Take a Virtual Tour of Edo-Tokyo Museum!

The Edo-Tokyo Museum is currently closed for major renovation work and will remain so until the end of March 2026. In the meantime, however, there's Hyper Edohaku, an app developed to enable people to interact with the museum's collection and learn about the history and culture of Edo (the name for Tokyo during the period between 1603 and 1867 when Japan was ruled by the Tokugawa shogunate) during its closure.
Hyper Edohaku is the first Japanese smartphone app offered by a museum that utilizes a game engine. The experience is set in the area around Ryogokubashi Bridge, bustling with the kawabiraki (river festival marking the start of the boating season) at Sumida River.

Explore the City of Edo in All Its Recreated Glory

Hyper Edohaku was developed as a joint effort between the Edo-Tokyo Museum and a game development company. It is a part of the Tokyo Smart Culture Project, an initiative that aims to create environments in which art and culture are available to anyone, anywhere, at all times.

The theme of the app is, "Finding, Discovering, and Collecting Edo." Users play as Edohakun—a boy who lives in Edo (the former name for Tokyo)—walking around and exploring while collecting the 100 Edo-Tokyo Museum artifacts hidden throughout the city. The app is designed so that users are able to learn about Japanese lifestyles and culture during the Edo Period, just by playing the game.

The game is set in the Ryogokubashi Bridge area of Edo. The look and feel of the area were recreated using the model of the west end of the bridge that is part of the permanent Edo-Tokyo Museum exhibition, as well as various other ukiyo-e (Japanese woodblock prints) and historical materials. The game is divided into four stages with four different settings: the nagaya (a traditional Japanese tenement house), Ryogokubashi Bridge, Ekoin Temple, and Sumida River. Users must find five to ten items relevant to the theme of the area before they are able to move onto the next stage. After clearing all of the stages, users are free to move back through each of them in search of the remaining items.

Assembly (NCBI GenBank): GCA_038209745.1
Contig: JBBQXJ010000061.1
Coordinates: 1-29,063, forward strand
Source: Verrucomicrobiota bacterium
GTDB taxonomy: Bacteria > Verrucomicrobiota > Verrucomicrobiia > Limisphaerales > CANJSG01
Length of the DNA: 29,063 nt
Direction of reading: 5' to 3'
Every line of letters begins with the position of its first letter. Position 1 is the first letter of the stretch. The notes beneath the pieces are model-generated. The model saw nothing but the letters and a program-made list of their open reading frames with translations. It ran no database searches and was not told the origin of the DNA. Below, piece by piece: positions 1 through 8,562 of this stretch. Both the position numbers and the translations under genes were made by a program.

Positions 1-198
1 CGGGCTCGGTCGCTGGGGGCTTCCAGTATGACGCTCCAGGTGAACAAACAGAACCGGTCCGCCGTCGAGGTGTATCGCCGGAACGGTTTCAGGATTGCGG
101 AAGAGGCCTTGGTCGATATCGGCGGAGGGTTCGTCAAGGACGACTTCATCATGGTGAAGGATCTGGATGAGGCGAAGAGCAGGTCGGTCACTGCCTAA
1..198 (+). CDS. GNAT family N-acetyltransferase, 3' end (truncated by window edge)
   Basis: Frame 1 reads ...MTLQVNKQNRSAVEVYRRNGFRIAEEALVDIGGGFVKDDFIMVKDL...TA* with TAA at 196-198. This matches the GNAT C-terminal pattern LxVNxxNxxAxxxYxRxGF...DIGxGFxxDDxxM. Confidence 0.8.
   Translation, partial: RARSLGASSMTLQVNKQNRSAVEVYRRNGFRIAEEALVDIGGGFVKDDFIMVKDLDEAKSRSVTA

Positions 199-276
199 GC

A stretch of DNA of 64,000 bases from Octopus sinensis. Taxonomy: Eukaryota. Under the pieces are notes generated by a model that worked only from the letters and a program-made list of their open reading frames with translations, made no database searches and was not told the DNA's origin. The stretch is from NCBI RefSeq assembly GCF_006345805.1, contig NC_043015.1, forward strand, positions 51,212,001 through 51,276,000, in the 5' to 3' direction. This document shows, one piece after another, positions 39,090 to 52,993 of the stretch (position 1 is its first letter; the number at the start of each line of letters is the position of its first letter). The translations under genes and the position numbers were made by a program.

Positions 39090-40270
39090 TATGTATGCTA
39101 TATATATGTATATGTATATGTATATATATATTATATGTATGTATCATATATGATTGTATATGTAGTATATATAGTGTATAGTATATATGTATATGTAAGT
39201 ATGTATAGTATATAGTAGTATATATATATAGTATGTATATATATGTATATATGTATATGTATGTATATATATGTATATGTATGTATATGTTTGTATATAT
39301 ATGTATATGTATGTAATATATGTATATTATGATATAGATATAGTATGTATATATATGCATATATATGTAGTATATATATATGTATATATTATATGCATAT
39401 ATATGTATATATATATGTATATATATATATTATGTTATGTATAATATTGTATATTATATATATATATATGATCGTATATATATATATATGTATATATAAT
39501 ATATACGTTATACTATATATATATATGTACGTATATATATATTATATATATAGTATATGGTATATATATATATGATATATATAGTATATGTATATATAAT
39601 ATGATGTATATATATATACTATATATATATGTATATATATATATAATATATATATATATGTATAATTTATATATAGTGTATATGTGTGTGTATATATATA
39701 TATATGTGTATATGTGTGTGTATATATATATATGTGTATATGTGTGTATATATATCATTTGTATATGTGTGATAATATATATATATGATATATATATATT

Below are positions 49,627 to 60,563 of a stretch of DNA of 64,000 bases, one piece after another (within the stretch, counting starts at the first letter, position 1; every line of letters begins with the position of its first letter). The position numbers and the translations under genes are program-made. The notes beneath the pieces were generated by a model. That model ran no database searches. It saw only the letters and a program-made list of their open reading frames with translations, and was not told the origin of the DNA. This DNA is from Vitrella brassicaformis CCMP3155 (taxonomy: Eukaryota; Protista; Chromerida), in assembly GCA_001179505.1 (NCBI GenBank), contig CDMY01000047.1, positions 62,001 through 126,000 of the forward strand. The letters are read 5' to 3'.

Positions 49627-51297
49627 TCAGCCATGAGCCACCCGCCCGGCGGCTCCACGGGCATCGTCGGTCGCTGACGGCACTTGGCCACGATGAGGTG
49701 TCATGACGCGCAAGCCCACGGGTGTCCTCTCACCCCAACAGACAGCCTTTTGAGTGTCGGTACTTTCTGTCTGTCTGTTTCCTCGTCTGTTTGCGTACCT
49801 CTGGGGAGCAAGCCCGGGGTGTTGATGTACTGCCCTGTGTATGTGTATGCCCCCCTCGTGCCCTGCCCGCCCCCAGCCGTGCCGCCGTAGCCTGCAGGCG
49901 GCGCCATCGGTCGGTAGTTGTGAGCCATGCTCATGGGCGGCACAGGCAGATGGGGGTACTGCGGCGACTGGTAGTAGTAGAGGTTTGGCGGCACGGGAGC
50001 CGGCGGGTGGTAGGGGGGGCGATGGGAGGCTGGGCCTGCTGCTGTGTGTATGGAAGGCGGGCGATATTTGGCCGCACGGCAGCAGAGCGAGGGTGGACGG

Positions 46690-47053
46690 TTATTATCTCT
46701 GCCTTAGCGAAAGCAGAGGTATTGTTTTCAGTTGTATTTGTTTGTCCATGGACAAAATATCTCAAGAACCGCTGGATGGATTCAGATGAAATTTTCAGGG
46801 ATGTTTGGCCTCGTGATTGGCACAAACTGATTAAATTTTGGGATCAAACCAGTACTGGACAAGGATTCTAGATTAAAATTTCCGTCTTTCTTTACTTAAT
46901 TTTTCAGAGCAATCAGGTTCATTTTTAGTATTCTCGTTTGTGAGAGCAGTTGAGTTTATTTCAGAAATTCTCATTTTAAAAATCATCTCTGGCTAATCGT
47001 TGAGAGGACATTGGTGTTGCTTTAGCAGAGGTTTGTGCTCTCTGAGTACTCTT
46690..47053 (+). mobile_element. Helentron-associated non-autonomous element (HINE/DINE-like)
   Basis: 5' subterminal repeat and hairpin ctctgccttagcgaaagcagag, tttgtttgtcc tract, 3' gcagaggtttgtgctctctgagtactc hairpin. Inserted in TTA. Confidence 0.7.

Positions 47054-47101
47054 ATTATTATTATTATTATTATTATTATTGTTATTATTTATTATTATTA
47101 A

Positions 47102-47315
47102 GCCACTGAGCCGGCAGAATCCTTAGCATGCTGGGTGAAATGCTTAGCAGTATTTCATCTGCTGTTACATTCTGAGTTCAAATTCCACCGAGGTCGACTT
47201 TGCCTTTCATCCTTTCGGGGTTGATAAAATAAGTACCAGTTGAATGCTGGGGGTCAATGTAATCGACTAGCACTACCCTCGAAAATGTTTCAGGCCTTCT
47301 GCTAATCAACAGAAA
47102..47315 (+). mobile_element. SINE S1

The Ryogokubashi Bridge of the game is a bustling place, complete with iconic Edo events such as the sumo wrestling tournament at Ekoin Temple and a performance by the Misemono Spectacles.

Haruki Shoko, the Edo-Tokyo Museum curator in charge of the planning and supervision of the app, says, "We recreated the city of Edo, as well as its people and their hairstyles and clothing, based on artifacts and historical materials from our exhibits. The world in the app is designed to feel very real—for instance, some of the character movements in the app are based on motion-captured footage of a traditional Japanese dance teacher. Even after you've collected all of the items, there's still so much more to see and explore in the town, which is what I think makes it so fun."

On the left is A Fan Seller (painting by Suzuki Harunobu; approximately 1765), part of the Edo-Tokyo Museum collection, and on the right is the digital recreation of the work.

Fun, Simple Descriptions Befitting a Game

The Edo-Tokyo Museum, which opened in 1993, currently houses about 370,000 artifacts. The 100 items featured in-game were selected from this enormous collection based on how well they would fit into the themes of the four stages, and how interesting they would seem to the user at first-glance.